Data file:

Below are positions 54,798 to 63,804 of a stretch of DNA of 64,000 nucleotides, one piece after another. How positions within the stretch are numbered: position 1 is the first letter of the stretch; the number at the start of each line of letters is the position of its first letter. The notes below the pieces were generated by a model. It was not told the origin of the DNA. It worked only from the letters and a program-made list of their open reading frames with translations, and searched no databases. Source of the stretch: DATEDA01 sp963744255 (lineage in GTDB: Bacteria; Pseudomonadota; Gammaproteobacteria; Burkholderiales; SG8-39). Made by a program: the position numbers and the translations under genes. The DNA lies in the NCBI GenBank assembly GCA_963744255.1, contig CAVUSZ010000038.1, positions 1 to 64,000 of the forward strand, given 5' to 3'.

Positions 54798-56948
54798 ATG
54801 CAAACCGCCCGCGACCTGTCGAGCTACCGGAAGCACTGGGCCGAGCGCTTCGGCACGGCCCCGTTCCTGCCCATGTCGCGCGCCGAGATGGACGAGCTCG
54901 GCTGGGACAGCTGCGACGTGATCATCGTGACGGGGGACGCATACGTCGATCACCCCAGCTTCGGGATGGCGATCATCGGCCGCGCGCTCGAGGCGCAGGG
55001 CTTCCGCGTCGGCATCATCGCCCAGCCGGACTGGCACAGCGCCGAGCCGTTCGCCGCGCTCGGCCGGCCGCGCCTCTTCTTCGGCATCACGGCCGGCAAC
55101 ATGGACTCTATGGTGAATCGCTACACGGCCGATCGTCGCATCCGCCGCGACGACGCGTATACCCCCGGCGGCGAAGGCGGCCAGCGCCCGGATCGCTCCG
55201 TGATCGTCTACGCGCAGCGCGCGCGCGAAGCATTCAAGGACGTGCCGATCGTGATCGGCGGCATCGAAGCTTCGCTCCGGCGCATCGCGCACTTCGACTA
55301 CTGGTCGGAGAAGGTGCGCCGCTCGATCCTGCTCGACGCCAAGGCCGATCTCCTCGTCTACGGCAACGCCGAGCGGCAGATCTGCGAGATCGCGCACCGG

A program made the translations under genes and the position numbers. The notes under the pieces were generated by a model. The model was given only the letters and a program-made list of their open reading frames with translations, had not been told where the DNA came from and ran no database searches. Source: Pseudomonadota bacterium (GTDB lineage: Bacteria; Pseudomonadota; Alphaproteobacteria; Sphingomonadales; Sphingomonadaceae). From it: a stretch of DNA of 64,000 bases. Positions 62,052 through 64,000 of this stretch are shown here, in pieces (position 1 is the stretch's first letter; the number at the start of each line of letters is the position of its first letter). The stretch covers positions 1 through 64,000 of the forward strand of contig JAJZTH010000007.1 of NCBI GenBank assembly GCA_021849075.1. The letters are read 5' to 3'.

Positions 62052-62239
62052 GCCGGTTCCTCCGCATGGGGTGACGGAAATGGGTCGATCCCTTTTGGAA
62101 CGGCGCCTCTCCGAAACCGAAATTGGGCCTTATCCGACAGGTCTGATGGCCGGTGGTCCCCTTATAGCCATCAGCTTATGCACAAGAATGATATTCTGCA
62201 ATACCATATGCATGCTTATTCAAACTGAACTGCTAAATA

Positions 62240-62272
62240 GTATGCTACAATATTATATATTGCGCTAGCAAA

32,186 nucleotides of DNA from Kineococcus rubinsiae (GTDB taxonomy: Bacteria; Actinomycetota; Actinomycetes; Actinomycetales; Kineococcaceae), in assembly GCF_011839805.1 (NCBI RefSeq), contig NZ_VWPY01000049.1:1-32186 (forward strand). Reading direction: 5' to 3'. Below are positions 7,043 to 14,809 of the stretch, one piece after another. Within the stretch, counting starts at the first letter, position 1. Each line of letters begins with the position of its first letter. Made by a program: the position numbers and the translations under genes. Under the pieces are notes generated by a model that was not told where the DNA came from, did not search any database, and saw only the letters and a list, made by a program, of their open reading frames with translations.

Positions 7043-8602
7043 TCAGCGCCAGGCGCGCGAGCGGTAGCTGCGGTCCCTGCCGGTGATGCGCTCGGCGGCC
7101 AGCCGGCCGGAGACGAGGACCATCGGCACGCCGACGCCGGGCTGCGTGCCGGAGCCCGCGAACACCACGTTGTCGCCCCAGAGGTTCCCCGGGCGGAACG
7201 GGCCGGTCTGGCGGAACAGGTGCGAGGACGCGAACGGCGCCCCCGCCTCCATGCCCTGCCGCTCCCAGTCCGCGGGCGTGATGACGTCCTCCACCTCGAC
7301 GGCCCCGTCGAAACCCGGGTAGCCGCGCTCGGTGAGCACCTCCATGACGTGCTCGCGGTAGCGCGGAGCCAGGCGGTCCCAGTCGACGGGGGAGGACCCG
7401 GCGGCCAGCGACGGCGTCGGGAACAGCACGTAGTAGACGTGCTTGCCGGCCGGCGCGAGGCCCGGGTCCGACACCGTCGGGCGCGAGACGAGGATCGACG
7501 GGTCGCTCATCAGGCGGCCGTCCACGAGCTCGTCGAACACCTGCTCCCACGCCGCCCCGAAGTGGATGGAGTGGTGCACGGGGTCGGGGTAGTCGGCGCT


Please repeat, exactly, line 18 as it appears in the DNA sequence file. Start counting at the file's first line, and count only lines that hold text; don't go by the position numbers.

Positions 7043-8602